Detecting Curved Symmetric Parts using a Deformable Disc Model

Tom Sie Ho Lee, University of Toronto Sanja Fidler, TTI Chicago Sven Dickinson, University of Toronto

Overview

Motivation

Robustness to taper

Symmetric part detection as sequence finding

- Recovering an object’s generic part structure is a key step in bottom-up object categorization
- Symmetry has formed the basis of many 2D and 3D generic part representations, e.g. skeletons, shock graphs, generalized cylinders, geons
- Our goal is to detect 2D symmetric parts in a cluttered image

- Good symmetry follows a curvilinear axis
- We find high-affinity sequences of disc hypotheses
- Optimal sequences are computed using dynamic programming
- Our sequence formulation avoids branching clusters

- Tapered parts vary in scale along the axis
- We allow parts to be composed along the axis from disc hypotheses of different scales

Symmetric parts of objects detected by our method

Robustness to curvature

Related work

- Symmetric parts are often curved
- We capture curvature explicitly and recover the part in one piece

- Classical skeletons [Blum ‘67; Brady ‘84] are inapplicable to cluttered scenes
- Filter-based approaches require reliable templates
- Contour-based approaches require quadratic grouping complexity
- Region-based grouping [Levinshtein et al. ‘09] offers a good alternative
- We demonstrate an improvement on [Levinshtein et al.] by capturing more shape variability and applying an optimal algorithm

[ours]

[Levinshtein et al.]

[ours]

[Levinshtein et al.]

[Levinshtein et al.]

[ours]

1. Representing symmetric parts

3. Finding sequences

Results

Deformable discs

Weizmann Horse Database (WHD)

Berkeley Segmentation Database (BSDS)

Disc hypothesis graph

- 81 images of horses
- Manually annotated symmetric parts as groundtruth regions [Levinshtein et al.]
- Count a hit when IoU-overlap > 40% between groundtruth and detected regions

- The medial axis transform [Blum] decomposes a shape into the locus of maximal inscribed discs
- We define a symmetric part as a sequence of deformable discs
- Discs deform to the shape’s boundary while remaining compact

- Organize deformable disc hypotheses into graph
- Place edges between adjacent or overlapping discs
- Find disc sequences in the graph with high affinity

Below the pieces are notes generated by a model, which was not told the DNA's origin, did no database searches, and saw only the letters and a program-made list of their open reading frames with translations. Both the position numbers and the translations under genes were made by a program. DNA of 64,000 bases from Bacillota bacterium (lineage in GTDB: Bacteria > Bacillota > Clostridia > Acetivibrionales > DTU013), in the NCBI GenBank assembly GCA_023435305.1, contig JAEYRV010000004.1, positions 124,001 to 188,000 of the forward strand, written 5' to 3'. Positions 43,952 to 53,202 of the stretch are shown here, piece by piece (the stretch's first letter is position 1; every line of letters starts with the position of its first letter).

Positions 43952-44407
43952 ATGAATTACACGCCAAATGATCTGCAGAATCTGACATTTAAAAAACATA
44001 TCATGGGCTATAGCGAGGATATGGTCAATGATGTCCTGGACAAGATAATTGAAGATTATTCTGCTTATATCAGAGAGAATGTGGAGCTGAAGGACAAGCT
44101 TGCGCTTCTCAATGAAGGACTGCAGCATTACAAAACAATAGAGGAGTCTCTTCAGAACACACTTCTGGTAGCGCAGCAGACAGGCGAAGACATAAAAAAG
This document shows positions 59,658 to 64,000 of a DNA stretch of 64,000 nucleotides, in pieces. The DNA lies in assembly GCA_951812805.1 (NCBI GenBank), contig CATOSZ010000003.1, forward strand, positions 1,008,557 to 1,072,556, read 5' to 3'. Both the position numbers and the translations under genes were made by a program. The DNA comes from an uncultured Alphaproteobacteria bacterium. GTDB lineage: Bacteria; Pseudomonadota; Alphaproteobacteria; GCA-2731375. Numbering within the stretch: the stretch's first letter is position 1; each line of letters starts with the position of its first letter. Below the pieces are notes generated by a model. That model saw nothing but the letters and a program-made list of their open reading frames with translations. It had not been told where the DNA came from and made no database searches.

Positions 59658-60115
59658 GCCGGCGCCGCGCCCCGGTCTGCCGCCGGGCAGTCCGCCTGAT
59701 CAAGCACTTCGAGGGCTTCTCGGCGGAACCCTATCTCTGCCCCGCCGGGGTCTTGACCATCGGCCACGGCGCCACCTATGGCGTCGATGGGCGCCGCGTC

- Source of images of diverse objects on cluttered backgrounds
- We manually annotated symmetric parts on 36 selected images

Object part

Maximal discs

Superpixel approximation

Multi-scale composition

Superpixel approximation

- Use compact superpixels as deformable disc hypotheses
- Superpixels from different scales compose a single part

disc hypothesis graph

Cost of a disc sequence

BSDS

WHD

- Score a sequence P = (d0, …, dn) in terms of local affinities σ(di-1,di) and σ(di-1,di,di+1)
- Affinities favor local grouping of adjacent discs
- Ternary affinities favor curvilinear axis (smoothness)
- Convert affinities into binary costs {si-1,i = 1 - σ(di-1,di)} and ternary costs {ti-1,i,i+1 = 1 - σ(di-1,di,di+1)}

2. Deformable Disc Affinity

Deformable ellipse

Overview of affinity

- Define affinity between adjacent disc hypotheses
- High affinity reflects non-accidental symmetry
- Adjacent discs occupy a region r on which to extract features
- Train affinity on region symmetry features

Qualitative results

Ellipse fitted to a region hypothesis

- Cost is normalized by number of discs in sequence
- Growth term A favors longer sequences

Deformation-invariant space

Our ellipse is parameterized by bending and tapering, axis scaling, and rigid transformations

- Evaluate symmetry in a warped space invariant to bending and tapering deformations
- Determine warp by fitting a deformable ellipse to region
- Extract spatial histogram of boundary edgels
- Extract interior color and texture features

Finding the optimal sequence

boundary edgels

- cost(P) can be globally minimized using dynamic programming
- We use the algorithm of [Felzenszwalb & McAllester ‘06] to compute the global minimum P*

Find parameters w that locally minimize non-linear least squares:

- Perform best-first search using priority queue of candidate sequences
- Dequeue candidate sequences and consider possible extensions
- Repeat minimization to find multiple symmetric parts

Affinity training

- Learn to map a region r to its affinity σ(r)
- Generate positive and negative training regions from annotated dataset
- Extract features on each training region
- Fit logistic regressor σ(r) to training examples

Conclusions

Candidate sequence extensions

under consideration

- Symmetric part detector trained on horse images generalizes to diverse objects
- Symmetry is a powerful and ubiquitous shape regularity

warp W

spatial histogram